Shirley Zussman, a sex therapist trained by William H. Masters and Virginia E. Johnson, researchers who demystified the mechanics of sex and continued to admit patients until age 105, died on December 4 at her Manhattan home. She was 107 years old.
Her son, Mark Zussman, confirmed the death.
In 1966, Dr. Sussman, a social worker psychiatrist and psychotherapist, and her husband Leon Zussman, a gynecologist and obstetrician, were invited to a lecture by two sex researchers who were virtually unknown at the time: Dr. Masters, a gynecologist. and Ms. Johnson, a college dropout studying psychology.
At their clinic in St. Louis, the couple (Dr. Masters was married to someone else at the time) began helping people improve their sex lives by using what they had learned from nearly a decade of clinical research examining the ways men and women did. sex and what gave them pleasure. Their book Human Sexual Response, which popularized the treatment of sexual dysfunction and helped free the suffering analyst from the couch, has just been published and is not yet the bestseller it could be. But the lecture they gave, as Dr. Zussman told Time magazine in 2014 when she turned 100, resonated with her and her husband.
Research by Dr. Masters and Miss Johnson found that women can have multiple orgasms, but not always or often – or, in some cases, ever – through penetration. They advocated and taught masturbation. It was a tense cultural moment as the buttoned-up 1950s gave way to what Dr. Sussman called the crazy get-togethers of the 60s, and each period was, in its own way, a recipe for performance anxiety and stress.
Despite the relaxing morals of the 60s, Dr. Sussman recalled: “Being sexy was not only glamorous and beautiful. I almost had to learn how to be a good partner and have fun not only for myself, but also for each other. And I thought, “We can do this! Why can’t we do this? “
The Zussmans trained at the Masters and Johnson Institute and by the mid-1970s were co-directors of the Human Sexuality Center at Long Island Hillside Medical Center. Their patients were married couples, usually women who did not have an orgasm, and men who were impotent or ejaculated prematurely.
They felt that the underlying issues were related to communication, as they softly detailed in their 1979 book Coming Together: A Sexual Enrichment Guide for Couples. Through exercise, both physical and psychological – the Sussmans encouraged their patients to gain a deeper understanding of their upbringing, to understand their attitudes towards sex and relationships, and to explore how work, family, and social pressures affect their intimacy – the book was extensive on its scope. It was also compassionate.
“Shirley was a pioneer in sex therapy and an excellent role model,” said Ruth Westheimer, who was program director at Planned Parenthood and studied sexuality at Columbia University when she took sex therapy with Dr. Sussman and her husband. at their clinic on Long Island. It was the first experience of discipline for Dr. Westheimer, a resilient Holocaust survivor and sexologist who later became widely known on television. “They were pioneers because she was a therapist and her husband was a gynecologist, and that confirmed her work. It gave him the legitimacy that a sex therapist like me needed. I wouldn’t talk about orgasms if it wasn’t for Shirley. “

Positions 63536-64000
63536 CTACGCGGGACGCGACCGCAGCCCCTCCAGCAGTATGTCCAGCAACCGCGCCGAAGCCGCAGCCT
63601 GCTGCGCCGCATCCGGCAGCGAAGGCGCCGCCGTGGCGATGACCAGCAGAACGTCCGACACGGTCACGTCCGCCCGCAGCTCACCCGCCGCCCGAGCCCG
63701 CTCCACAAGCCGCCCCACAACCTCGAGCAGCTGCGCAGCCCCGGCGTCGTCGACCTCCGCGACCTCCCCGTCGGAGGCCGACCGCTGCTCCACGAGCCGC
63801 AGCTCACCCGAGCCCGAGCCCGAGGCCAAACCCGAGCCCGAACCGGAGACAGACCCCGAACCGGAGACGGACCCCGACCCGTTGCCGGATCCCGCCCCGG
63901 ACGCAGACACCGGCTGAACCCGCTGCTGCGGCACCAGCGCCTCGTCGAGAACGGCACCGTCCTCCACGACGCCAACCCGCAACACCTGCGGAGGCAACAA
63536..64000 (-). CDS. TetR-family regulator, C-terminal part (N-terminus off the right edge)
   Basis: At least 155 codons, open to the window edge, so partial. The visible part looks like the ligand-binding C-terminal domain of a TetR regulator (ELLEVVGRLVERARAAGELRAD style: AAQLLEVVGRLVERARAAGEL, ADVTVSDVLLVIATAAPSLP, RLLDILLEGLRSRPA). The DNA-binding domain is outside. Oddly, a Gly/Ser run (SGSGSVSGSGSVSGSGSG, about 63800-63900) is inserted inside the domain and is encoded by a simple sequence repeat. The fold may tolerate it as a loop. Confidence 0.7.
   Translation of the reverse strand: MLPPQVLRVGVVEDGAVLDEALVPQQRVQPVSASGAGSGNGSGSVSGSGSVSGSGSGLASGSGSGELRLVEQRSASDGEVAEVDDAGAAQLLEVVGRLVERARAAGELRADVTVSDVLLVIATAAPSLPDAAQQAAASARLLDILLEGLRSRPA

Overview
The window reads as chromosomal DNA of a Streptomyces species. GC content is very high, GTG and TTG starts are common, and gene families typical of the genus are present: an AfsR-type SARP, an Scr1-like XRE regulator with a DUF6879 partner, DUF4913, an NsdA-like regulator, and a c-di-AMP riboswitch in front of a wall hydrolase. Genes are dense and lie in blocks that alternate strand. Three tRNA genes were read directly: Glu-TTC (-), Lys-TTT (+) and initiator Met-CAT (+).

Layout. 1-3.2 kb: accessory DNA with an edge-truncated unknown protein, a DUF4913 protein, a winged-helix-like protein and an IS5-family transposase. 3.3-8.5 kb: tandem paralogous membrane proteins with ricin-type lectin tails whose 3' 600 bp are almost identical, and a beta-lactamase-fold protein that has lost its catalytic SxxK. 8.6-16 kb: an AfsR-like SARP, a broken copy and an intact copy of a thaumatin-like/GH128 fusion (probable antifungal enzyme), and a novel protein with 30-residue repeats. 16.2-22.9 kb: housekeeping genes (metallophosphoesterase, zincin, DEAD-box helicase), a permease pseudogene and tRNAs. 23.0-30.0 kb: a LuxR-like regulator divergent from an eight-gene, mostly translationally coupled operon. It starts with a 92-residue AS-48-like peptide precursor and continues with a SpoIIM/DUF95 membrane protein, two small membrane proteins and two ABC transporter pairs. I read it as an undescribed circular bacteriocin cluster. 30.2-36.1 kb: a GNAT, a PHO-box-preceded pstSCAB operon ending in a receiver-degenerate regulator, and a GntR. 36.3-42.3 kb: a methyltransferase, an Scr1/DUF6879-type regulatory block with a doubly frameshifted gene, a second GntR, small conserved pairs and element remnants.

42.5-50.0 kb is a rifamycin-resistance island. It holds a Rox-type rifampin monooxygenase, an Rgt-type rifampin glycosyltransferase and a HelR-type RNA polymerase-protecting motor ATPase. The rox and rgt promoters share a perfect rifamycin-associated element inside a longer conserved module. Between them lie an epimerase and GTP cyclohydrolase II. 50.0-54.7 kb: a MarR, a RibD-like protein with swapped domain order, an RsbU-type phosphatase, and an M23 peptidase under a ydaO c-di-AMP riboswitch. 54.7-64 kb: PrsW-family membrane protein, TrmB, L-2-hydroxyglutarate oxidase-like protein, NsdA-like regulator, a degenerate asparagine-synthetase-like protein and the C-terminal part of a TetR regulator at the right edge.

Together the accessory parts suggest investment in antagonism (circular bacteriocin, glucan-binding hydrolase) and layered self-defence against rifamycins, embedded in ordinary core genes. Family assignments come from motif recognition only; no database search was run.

Sexual pleasure, Dr. Sussman said in 2014, “is only part of what men and women want for each other. They want intimacy. They want intimacy. They want understanding. They need comfort. They want fun. And they need someone who really cares about them, and does not go to bed with them. And I think people are always looking for this in every generation. “
Shirley Edith Dlugash was born on July 23, 1914 in the Lower East Side of Manhattan. Her father Louis Dlugash was a doctor and her mother Sarah (Steiner) Dlugash was a surgical nurse.
Shirley grew up in Brooklyn and studied psychology at Smith College, graduating in 1934 (Julia Child was a classmate). She graduated from Columbia University’s New York School of Social Work (now Columbia School of Social Work). in 1937 and a doctorate from the College of Education of Columbia University in 1969.
Her dissertation focused on husbands who were present in the delivery room, a radical act of the 50s and 60s. Dr. Sussman wanted to study delivery customs in other cultures, and she approached the famed anthropologist Margaret Mead, who was a faculty member at Columbia University, to join her dissertation committee.
Besides his son, Dr. Sussman is survived by a daughter, Carol Sun; three grandchildren; two half-grandchildren; and seven great-grandchildren. Leon Zussman died in 1980.
Dr. Sussman has twice been president of the American Association of Sex Educators, Counselors, and Therapists. She was a frequent guest on talk shows and wrote the monthly Sex and Health column for Glamor magazine for a decade and a half. She linked her long life to good genes: her sister lived to be 104, and her brother to 96.
In her practice of sex therapy and psychotherapy, Dr. Sussman has seen same-sex couples and single people, as well as heterosexual couples. She said that the most common problem among her patients in the 21st century was lack of desire.
“You have to look at your priorities,” she told Time magazine. “You have to decide what is important to you, that you treat yourself and your life well. And to help your partner feel good. To create something pleasant that satisfies our need for all of us to be with someone. “